This appeal arose from the inter partes review (IPR) of U.S. Patent No. 6,757,717 (’717 patent) owned by Proxyconn. In the IPR, the PTAB concluded that all of the challenged claims except claim 24 were unpatentable as anticipated under 35 U.S.C. § 102 alone or additionally as obvious under 35 U.S.C. § 103. Microsoft appealed the Board’s determination that claim 24 is patentable.
Proxyconn cross-appealed, challenging the Board’s use of the broadest reasonable interpretation standard of claim construction during IPRs, its unpatentability determinations, and its denial of Proxyconn’s motion to amend.
Microsoft filed two separate IPR petitions on the '717 patent, each challenging different claims.
During the proceedings, Proxyconn filed a motion to amend, seeking to substitute (among others) new claims 35 and 36 for claims 1 and 3, respectively. The PTAB determined that all of the claims except claim 24 were unpatentable. The PTAB also denied Proxyconn's motion to amend claims 1 and 3, concluding that Proxyconn did not meet its burden of establishing that it was entitled to the amended claims, and rejecting Proxyconn's argument that it did not need to establish patentability over a reference that was not part of the original bases of unpatentability for which review of claims 1 and 3 was instituted.
Proxyconn's first argument on appeal was that, because a patentee has limited ability to amend claims, the broadest reasonable interpretation standard (BRI) should not apply during IPRs. The court ruled that BRI is the proper standard, citing an earlier case (In re Cuozzo, LLC, 778 F.3d 1271 (Fed. Cir. 2015)). However, the court noted that the BRI must still be reasonable, and that giving claims their broadest reasonable interpretation does not include giving claims a legally incorrect interpretation. Under the broadest reasonable interpretation, the PTAB's construction “cannot be divorced from the specification and the record evidence."
Proceeding from that holding, the court examined the interpretation given by the PTAB to the claims at issue. After examining the claim constructions de novo, the court held in several instances that the interpretation given by the PTAB was unreasonable, and vacated and remanded the PTAB's findings of unpatentability.
Regarding the PTAB's denial of Proxyconn's motion to amend, the court noted that the American Invents Act (AIA) conveys certain authority to the PTO to prescribe regulations governing IPR, and to set forth standards and procedures for allowing the patent owner to move to amend the patent. The court recognized two relevant regulations, namely 37 C.F.R. § 42.20, which requires that any “[r]elief, other than a petition requesting the institution of a trial, must be requested in the form of a motion” and that “[t]he moving party has the burden of proof to establish that it is entitled to the requested relief,” as well as 37 C.F.R. § 42.121, which imposes specific requirements on the amendment process. Relevant to this case, § 42.121(a)(2) provides that: “A motion to amend may be denied where: (i) The amendment does not respond to a ground of unpatentability involved in the trial; or (ii) The amendment seeks to enlarge the scope of the claims of the patent or introduce new subject matter.”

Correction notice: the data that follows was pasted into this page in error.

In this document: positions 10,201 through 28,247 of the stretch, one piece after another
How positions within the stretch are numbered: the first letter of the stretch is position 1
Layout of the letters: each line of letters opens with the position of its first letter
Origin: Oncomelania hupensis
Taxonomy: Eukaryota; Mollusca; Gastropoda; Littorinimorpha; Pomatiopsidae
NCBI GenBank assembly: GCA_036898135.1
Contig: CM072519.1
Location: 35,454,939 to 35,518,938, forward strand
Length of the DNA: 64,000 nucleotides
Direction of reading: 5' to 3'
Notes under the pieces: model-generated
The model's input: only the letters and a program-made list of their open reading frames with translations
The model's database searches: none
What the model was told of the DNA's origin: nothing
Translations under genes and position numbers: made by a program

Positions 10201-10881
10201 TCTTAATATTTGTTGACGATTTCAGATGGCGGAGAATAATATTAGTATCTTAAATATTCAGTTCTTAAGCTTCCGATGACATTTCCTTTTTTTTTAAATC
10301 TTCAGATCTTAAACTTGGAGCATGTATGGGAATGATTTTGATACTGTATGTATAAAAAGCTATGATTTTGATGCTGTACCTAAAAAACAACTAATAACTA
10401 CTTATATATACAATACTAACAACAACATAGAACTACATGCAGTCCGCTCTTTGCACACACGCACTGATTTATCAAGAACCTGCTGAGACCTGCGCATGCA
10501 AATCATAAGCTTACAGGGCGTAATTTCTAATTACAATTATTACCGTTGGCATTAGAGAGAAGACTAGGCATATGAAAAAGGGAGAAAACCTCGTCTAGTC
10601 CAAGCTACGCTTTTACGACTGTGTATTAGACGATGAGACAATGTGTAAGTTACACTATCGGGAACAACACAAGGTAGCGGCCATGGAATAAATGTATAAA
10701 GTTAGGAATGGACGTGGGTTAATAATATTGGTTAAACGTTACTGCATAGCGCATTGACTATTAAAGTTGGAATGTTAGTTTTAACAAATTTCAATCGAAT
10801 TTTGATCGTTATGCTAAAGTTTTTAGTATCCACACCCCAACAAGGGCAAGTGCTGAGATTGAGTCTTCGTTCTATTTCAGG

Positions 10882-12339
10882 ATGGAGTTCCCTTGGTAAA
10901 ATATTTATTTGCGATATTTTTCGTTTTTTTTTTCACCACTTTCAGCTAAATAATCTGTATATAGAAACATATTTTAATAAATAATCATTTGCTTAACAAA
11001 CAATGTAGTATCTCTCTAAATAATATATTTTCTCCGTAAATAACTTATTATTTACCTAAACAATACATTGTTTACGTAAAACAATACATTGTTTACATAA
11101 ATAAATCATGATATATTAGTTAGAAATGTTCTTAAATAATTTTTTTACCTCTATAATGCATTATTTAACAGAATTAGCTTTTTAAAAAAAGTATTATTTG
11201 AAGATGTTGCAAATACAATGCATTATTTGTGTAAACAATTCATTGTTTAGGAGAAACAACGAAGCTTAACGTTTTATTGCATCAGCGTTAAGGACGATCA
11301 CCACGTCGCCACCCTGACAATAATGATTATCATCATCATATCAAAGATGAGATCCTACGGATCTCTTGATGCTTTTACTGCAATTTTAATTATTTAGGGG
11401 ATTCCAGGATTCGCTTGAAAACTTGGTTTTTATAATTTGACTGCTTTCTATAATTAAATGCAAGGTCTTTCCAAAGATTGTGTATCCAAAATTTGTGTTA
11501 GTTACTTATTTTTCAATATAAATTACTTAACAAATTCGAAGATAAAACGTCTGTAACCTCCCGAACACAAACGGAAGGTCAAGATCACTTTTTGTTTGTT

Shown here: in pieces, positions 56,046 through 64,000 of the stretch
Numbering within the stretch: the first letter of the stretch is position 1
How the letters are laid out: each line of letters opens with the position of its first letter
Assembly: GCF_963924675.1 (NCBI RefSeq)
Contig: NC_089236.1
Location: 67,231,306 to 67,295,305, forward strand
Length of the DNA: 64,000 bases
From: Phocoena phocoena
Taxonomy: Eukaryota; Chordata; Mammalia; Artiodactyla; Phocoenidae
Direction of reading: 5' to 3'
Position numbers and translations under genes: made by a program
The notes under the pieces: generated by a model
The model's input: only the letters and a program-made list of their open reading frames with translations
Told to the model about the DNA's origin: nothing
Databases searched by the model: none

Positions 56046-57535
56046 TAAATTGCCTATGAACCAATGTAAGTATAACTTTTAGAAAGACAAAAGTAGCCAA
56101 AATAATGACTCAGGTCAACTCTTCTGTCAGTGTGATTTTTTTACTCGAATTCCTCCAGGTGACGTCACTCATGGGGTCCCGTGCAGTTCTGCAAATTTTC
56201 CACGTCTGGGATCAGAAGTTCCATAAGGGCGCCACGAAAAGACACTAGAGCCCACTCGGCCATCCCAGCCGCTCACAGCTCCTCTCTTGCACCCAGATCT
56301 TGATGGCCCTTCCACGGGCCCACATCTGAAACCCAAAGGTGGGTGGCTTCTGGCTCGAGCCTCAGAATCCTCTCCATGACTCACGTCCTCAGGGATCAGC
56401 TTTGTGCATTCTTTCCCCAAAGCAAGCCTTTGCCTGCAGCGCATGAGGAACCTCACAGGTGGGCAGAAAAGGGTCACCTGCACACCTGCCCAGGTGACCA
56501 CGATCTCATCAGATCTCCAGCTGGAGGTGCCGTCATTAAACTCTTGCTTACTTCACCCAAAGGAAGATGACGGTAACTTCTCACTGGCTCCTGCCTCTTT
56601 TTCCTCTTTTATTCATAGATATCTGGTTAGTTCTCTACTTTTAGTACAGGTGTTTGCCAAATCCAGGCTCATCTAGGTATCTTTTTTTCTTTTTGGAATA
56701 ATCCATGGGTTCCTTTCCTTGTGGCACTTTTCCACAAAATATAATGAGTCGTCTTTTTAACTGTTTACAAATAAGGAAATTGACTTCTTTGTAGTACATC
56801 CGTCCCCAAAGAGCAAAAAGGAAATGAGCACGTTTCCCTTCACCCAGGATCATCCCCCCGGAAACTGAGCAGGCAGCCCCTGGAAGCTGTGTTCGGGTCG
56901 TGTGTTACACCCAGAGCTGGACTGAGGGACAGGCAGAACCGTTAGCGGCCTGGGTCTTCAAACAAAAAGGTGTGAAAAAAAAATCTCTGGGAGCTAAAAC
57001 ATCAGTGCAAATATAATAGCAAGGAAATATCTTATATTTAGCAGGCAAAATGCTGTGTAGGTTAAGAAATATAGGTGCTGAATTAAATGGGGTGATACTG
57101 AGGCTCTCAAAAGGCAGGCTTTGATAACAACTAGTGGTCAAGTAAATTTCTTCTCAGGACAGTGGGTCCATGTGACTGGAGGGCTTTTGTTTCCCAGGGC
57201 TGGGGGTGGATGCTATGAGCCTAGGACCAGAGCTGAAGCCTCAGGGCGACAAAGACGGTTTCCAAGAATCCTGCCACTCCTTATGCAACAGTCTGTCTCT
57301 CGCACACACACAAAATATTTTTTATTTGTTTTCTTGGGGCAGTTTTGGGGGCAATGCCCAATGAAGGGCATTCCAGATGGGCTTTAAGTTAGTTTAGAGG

In addition to these regulations, the court also discussed Idle Free Systems, Inc. v. Bergstrom, Inc., a PTAB decision designated "informative" which interprets these two regulations. In Idle Free, the PTAB held, among other things, that when moving to amend, the burden is on the patent owner to show patentable distinction over the prior art of record and also prior art known to the patent owner, and that a mere conclusory statement by counsel, in the motion to amend, to the effect that one or more added features are not described in any prior art, and would not have been suggested or rendered obvious by prior art, is on its face inadequate.
In its motion to amend, Proxyconn did not articulate reasons for patentability over the DRP reference, which was not used to reject 1 and 3, but was used to reject other claims. Proxyconn attempted to argue on appeal that § 42.121(a)(2) provides a complete list of the bases for which the Board can deny a motion to amend, and that the PTAB exceeded its own regulation by imposing the additional requirements of Idle Free. The court disagreed, holding that it is within the PTO's discretion whether to rely on rulemaking or adjudication, and affirmed denial of motion to amend.
This case is notable for being the first case in which the Federal Circuit reversed a decision by the PTAB. It shows that Federal Circuit is willing to engage in claim construction determinations, even though in the past they have often affirmed without a written opinion. This case also confirms the courts earlier decision holding that the BRI standard is appropriate for IPRs, and gives the USPTO wide latitude in setting standards for IPRs.